Commercial construction has been a part of Roanoke, Va.–based Marco Supply's history from the company's beginning in 1970. Schools, hospitals, movie theaters, and retail centers fueled the specialty tool and fastener supplier's growth into a 16-unit distributor selling tools, fasteners, and related construction equipment across the Mid-Atlantic and Southern states. Unlike residential building, however, the commercial construction economy has dipped since the late-'90s, and Marco took its share of knocks in the process.
In Atlanta alone, where Marco operates one location, office building has declined more than 40 percent in the past two years, according to president Marshall Jones, who also is vice president of the Specialty Tool and Fasteners Distributors Association (STAFDA).“Office construction was a big part of our business in the late-'90s and early 2000 and 2001, and for that to be cut [virtually] in half is analogous to housing starts in the residential market going down 40 percent,” Jones says. “It took some retooling and some time for the market to recover. But even as our customers come out of that fog, there don't seem to be any new challenges that did not exist before then. It's still ‘I've got to have it now.'”
Indeed, specialty distributors across the construction spectrum say block-and-tackle supply basics continue to be the most important components defining their markets as they sell to a diverse customer base that includes specialty contractors, general contractors, residential and commercial builders, subcontractors, and remodelers. But with the customer melting pot comes equally diverse challenges of keeping in-stock and educated on a range of varying job-specific needs and buyers.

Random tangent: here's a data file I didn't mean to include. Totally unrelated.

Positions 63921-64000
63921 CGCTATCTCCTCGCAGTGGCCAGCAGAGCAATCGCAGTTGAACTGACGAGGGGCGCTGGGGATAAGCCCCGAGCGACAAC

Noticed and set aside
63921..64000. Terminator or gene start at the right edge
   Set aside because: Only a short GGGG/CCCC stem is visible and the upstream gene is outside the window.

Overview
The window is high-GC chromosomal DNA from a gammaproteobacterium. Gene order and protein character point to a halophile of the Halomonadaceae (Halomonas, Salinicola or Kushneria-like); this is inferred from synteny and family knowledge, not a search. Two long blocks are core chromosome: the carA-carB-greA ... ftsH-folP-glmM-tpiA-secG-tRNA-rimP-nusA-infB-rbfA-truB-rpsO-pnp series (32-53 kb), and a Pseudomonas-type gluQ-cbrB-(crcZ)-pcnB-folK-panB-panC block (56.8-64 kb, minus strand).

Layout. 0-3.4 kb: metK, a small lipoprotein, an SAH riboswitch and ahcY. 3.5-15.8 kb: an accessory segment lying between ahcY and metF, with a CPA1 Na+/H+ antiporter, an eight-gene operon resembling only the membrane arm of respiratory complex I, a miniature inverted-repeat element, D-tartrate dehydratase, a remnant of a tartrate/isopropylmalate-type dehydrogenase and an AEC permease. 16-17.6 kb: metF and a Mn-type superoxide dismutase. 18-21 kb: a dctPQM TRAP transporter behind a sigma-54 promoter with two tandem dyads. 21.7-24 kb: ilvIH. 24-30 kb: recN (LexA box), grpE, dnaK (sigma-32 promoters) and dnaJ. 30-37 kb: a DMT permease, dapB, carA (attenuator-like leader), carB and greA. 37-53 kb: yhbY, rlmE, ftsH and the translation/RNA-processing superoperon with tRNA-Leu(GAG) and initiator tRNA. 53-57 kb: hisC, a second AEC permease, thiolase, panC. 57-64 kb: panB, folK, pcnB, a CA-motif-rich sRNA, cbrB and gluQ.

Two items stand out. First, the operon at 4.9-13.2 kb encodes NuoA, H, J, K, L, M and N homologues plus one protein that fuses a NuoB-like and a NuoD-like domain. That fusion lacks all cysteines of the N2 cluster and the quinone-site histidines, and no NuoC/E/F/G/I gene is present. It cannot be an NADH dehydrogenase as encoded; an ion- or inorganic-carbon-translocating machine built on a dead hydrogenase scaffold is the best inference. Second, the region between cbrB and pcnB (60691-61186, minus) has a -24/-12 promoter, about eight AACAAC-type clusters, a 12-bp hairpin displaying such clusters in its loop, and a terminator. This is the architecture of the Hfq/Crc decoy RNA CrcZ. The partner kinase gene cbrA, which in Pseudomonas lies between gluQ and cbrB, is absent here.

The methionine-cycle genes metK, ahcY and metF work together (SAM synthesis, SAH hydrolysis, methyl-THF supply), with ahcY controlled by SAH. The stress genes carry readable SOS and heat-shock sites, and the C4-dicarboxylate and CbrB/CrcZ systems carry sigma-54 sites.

Full-Range Sales At Marco Supply, that diverse customer mix helped to smooth out the market dips in regional commercial construction over the past five years. “One-quarter of our business is the commercial contractor, including concrete contractors, while another quarter of our business comes from the mechanical, plumbing, electrical, and HVAC contractors,” Jones says. “The drywall and acoustical contractors make up another quarter on the commercial side, and the final quarter is a hodgepodge of everyone else who is left, including residential framers, glass and glazing, residential and commercial roofers, steel fabricators, and OEM (original equipment manufacturers). So overall [we're serving] just a wide variety of customers.”
This type of supply is the norm for most large specialty dealers. Consider Beloit, Wis.–based ABC Supply as another example. With locations spanning 44 states, the company sells roofing, siding, windows, and other exterior products to an extremely diverse customer base of GCs, subcontractors, builders, and remodelers. “Obviously, with our roots in the roofing side of the business, over a third of our customer base are roofing or roofing and siding contractors,” says company president and COO David Luck. “Our mix of new construction to remodeling business varies depending on the geographic market. In areas that are booming with new construction, like the South and West, we have a stronger mix of new-construction work, but given the extremely large housing stock, our overall mix of business runs in the 60 to 70 percent range for remodeling/retrofit.”